Feb 16, 2023
Ana Monroy Yglesias
10 min read
When you meet Riva Starr, his upbeat, playful music makes even more sense. He is warm, positive, humble, and kind. The type of person you'd hope is behind the dance records that bring you joy.
Born Stefano Miele in Naples, Italy in 1974 and based in London since 2008, he has released infectious house records on important labels like Defected, Glitterbox, Hot Creations, Cajual, Black Book Records, and his own Snatch! Records for over a decade.
He started the Riva Starr project in 2006 when he began exploring house and electro, and before that was deep in the breakbeat world under his given name. You likely know Riva from one of his big soulful classic house-leaning records, like "This Is The Sound" with Todd Terry on Hot Creations, or one of his massive tech house bops, like "Beat Freak" with Chris Lake and lau.ra on Black Book.
"This Is The Sound" was a big 2022 track for both Starr and New York house legend Terry, who are good friends and work with the same management. He explains that they made it in an afternoon, after he asked Terry about doing something based around a sample of one of his (many) house classics, 1988's "A Day in the Life," released under Terry's Black Riot alias. They collabed together before on the 2018 house groover "Feelin'," under Starr's Soul Speech alias, which was dropped on Snatch! and was "quite well received," according to Starr. But the reception to "This Is The Sound" was next level.
Todd Terry and Riva Starr
"Jamie Jones liked it and released it on Hot Creations and, boom, it went straight to the top of the [Beatport] charts and people were going crazy. It was a nice surprise," Starr says. "One thing that I never forget that Green Velvet said is that you can't get too attached to the tracks. Sometimes you make a track that you think is going to be number one everywhere and you put all your effort and passion in it, and then the track doesn't do anything. And sometimes you do a track in an hour and it's super powerful."
Collaboration is a big part of Starr's creative output, which includes Star B, his disco and funk-infused project with British artist Mark Broom. Six of Starr's Top Ten tracks on Beatport right now are Star B jams, including their remix of Bob Sinclar's 2000 rave classic "I Feel For You," "I've Got Joy," and "House Massive" featuring MC GQ. He reveals that there are more Star B tunes on the way, along with a Floorplan remix of their Love Will Remain EP. (He's also currently working on a new Riva Starr album, the first since 2018's Curveballs.)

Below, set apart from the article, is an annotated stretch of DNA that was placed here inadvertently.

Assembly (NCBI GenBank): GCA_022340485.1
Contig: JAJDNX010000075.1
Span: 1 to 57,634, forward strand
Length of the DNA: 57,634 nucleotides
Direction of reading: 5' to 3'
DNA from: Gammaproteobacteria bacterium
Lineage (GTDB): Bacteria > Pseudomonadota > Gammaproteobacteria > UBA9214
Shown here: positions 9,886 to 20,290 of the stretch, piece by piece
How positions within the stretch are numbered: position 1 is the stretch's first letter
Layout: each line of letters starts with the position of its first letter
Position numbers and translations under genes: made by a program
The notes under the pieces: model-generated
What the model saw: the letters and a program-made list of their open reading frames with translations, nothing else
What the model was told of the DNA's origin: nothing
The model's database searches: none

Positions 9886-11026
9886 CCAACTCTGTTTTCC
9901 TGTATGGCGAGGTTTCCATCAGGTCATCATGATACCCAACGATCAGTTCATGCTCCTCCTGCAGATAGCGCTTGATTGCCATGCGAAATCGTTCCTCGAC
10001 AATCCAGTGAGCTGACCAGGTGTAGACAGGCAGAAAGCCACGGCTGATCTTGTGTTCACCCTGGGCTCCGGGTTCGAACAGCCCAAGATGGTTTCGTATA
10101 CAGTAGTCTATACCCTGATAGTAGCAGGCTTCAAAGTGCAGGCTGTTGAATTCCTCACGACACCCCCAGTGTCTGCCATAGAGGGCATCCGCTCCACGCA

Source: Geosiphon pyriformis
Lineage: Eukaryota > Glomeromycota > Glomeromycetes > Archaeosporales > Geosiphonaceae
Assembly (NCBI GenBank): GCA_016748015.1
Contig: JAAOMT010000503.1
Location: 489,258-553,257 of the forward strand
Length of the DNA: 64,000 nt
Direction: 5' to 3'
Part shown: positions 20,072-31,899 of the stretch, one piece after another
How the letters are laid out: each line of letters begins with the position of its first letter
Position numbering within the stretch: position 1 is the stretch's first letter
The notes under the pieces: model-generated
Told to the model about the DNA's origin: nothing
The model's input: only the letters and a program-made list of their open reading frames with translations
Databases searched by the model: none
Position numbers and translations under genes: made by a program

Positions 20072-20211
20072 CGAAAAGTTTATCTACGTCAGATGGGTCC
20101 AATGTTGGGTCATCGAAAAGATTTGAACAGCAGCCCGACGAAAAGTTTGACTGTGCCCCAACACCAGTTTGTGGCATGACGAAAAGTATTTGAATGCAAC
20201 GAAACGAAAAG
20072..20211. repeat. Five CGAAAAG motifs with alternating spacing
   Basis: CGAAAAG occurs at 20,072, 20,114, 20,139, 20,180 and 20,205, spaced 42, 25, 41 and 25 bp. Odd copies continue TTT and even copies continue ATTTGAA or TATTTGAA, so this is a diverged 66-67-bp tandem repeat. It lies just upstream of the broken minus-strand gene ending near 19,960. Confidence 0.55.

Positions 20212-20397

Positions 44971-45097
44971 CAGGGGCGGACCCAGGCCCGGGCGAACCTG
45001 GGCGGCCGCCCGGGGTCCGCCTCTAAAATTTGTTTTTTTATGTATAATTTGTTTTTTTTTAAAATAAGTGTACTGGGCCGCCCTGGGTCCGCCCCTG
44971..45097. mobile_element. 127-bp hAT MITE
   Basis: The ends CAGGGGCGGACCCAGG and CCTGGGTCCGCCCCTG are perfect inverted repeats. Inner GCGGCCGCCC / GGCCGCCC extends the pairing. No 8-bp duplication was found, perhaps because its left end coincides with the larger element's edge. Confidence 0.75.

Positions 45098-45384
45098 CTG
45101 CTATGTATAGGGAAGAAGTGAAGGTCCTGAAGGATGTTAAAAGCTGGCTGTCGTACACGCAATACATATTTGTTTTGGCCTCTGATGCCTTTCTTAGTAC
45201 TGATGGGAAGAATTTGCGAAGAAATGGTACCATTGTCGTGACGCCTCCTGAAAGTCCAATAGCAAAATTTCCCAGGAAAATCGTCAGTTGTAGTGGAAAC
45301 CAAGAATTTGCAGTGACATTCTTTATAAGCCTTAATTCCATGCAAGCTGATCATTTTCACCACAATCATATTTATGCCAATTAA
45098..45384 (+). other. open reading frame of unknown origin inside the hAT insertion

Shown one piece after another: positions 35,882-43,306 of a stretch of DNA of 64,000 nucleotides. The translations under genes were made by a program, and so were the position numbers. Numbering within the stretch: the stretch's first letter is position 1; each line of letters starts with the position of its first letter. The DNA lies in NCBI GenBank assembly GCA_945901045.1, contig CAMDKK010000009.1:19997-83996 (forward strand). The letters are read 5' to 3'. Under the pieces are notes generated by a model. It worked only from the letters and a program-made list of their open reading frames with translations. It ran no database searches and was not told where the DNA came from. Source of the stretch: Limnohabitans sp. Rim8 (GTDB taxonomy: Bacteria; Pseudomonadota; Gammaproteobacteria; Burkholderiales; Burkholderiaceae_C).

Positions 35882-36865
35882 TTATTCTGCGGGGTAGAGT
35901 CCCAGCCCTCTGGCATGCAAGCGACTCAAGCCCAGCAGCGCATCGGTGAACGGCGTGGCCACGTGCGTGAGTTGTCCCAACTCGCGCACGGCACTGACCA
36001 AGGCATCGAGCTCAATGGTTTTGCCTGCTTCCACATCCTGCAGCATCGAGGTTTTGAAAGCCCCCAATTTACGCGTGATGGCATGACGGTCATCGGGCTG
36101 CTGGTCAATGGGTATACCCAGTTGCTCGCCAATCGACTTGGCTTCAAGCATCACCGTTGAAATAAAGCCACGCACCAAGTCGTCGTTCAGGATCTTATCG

Starr describes the joy of working with Broom: "It's been amazing, actually. I've learned a lot from him. He's a very humble, down-to-earth—as I call him—super producer. He's one of the old-school guys that still manages to keep it current and relevant. He's got a very easygoing approach. No superstar attitude. And we work well together. We love funk and grooves. And he inspired me to go simpler, to not over structure your productions. We have fun playing together as well."
When asked if it's important for him to have different aliases to keep things dynamic and unrestrained by other people's expectations of what Riva Starr sounds like, he says, "Well, they're gonna have doubts about what Riva sounds like anyway, but yes, it's majorly important."
"When I started with Riva around 2006, I was still a bit more on the electro-y sort of vibe, pulling from my breakbeat experience. From then until 2011, everything I was producing was going out as Riva Starr, even more experimental stuff and slightly different genres. I even did an indie-influenced album in 2013. I found out that people get confused, at my expense… So from then on, I started all my 2000 side projects. [Chuckles.]
I have Riva Starr, which is the main thing, I have Soul Speech, which is house, slightly more crossover. I have Genghis Clan, which is the bass house project I use for Dirtybird, and those sort of labels, a more American sound if you want. There's Hyperloop, which is more techno; I did releases on Drumcode with Green Velvet. I have Star B. And I have even poppier projects, a project called Santa Maradona Football Club. There's definitely more, but these are the ones that are still active right now. It's fun for me because I can try different things and move left to right without confusing people and without confusing myself as well."
Across his eclectic and expansive catalog, you can feel that Riva Starr energy. It's housey, funky, joyful, and free.
"One thing I'm very proud of is that both my sound and Snatch! Records seem to be very recognizable. Sometimes I even read reviews saying 'This is kind of a Riva sound' from other people's productions, so I suppose I have my own take on music.
It's definitely bouncy. I like the grooves to be solid and the bass coming from breaks, it has to be quite powerful, even if they're deeper tracks. My sound is ever-evolving, so it's pretty hard to cage it into precise definition. But usually it's quite driving, it's quite solid in the grooves and the bass and it's funky," he says with a smile.